Demonstrations have broken out in parts of Ethiopia following the shooting dead of musician Hachalu Hundessa, well known for his political songs.
Seven have died during the spontaneous protests, medics told the BBC.
Hachalu’s songs often focused on the rights of the country’s Oromo ethnic group and became anthems in a wave of protests that led to the downfall of the previous prime minister in 2018.
The 34-year-old had said that he had received death threats.
The police are now investigating the killing, which took place on the outskirts of the capital, Addis Ababa, and several people have been arrested.
Thousands of his fans headed to the hospital in the city where the body of the singer was taken on Monday night, BBC Afaan Oromo’s Bekele Atoma reports.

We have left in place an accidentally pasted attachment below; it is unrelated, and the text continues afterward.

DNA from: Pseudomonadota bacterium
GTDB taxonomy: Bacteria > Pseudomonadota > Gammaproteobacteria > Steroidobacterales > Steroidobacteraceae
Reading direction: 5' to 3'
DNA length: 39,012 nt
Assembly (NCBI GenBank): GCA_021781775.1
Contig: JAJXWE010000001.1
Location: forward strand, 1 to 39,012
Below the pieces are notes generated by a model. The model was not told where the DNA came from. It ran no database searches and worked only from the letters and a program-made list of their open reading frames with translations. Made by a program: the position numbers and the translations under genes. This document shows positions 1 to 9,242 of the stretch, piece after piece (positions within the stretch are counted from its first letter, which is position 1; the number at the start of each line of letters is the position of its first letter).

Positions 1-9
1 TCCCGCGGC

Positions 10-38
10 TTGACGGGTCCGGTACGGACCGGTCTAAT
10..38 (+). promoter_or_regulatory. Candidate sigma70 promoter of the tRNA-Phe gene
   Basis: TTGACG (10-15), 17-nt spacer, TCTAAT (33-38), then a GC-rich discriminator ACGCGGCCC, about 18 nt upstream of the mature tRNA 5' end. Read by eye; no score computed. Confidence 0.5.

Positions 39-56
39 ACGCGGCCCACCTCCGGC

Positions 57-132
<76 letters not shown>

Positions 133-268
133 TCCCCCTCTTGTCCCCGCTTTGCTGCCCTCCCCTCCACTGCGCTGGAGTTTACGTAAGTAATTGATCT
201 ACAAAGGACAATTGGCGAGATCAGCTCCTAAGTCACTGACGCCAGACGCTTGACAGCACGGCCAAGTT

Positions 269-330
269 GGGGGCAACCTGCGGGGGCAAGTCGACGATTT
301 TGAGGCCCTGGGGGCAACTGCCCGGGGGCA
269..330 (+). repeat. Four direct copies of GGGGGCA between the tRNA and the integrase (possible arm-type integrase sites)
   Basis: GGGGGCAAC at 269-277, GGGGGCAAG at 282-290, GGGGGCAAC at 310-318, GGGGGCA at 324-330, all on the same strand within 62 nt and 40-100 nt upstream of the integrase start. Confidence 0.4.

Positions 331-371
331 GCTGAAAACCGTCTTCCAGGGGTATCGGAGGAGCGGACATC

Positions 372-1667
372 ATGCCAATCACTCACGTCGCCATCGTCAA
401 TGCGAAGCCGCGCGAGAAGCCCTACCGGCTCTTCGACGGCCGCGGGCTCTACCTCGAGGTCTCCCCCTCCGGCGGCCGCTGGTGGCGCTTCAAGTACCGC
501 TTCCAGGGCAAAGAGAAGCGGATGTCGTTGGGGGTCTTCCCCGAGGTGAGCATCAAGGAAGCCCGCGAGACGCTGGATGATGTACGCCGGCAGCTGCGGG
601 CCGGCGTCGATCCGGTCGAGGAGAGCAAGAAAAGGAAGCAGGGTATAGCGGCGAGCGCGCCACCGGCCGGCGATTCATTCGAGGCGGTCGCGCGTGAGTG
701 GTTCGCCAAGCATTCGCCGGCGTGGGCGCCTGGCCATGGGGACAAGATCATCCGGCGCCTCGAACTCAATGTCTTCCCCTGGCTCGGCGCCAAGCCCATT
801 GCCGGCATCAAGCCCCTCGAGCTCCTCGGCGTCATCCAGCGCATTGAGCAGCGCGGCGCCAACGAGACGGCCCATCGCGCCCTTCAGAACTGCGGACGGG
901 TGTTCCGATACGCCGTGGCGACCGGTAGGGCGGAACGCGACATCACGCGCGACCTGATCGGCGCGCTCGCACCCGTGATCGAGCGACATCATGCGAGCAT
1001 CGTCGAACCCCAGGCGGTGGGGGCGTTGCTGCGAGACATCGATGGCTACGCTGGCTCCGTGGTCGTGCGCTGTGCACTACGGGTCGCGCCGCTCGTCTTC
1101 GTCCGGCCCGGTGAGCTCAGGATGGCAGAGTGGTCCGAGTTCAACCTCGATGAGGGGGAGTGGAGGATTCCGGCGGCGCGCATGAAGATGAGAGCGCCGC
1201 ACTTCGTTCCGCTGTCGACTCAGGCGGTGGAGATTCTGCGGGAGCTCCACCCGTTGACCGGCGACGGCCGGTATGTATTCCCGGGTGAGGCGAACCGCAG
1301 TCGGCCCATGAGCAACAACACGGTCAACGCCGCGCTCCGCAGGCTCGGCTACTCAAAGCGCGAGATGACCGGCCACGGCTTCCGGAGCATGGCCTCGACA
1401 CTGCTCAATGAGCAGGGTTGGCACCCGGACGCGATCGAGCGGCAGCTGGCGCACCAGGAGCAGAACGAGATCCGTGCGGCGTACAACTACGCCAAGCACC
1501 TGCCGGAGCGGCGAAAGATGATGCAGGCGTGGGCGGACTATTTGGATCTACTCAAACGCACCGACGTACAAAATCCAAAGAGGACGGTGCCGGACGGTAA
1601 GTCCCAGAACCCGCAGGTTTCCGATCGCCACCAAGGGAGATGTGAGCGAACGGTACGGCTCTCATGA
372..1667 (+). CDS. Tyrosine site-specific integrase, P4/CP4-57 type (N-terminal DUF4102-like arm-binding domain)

To them, he was a voice of his generation that protested against decades of government repression, he says.
‘More than an entertainer’
By Bekele Atoma, BBC Afaan Oromo
Hachalu was more than just a singer and entertainer.
He was a symbol for the Oromo people who spoke up about the political and economic marginalisation that they had suffered under consecutive Ethiopian regimes.
In one of his most famous songs, he sang: “Do not wait for help to come from outside, a dream that doesn’t come true. Rise, make your horse ready and fight, you are the one close to the palace.”
The musician had also been imprisoned for five years when he was 17 for taking part in protests.
Many like him fled into exile fearing persecution but he remained in the country and encouraged the youth to struggle.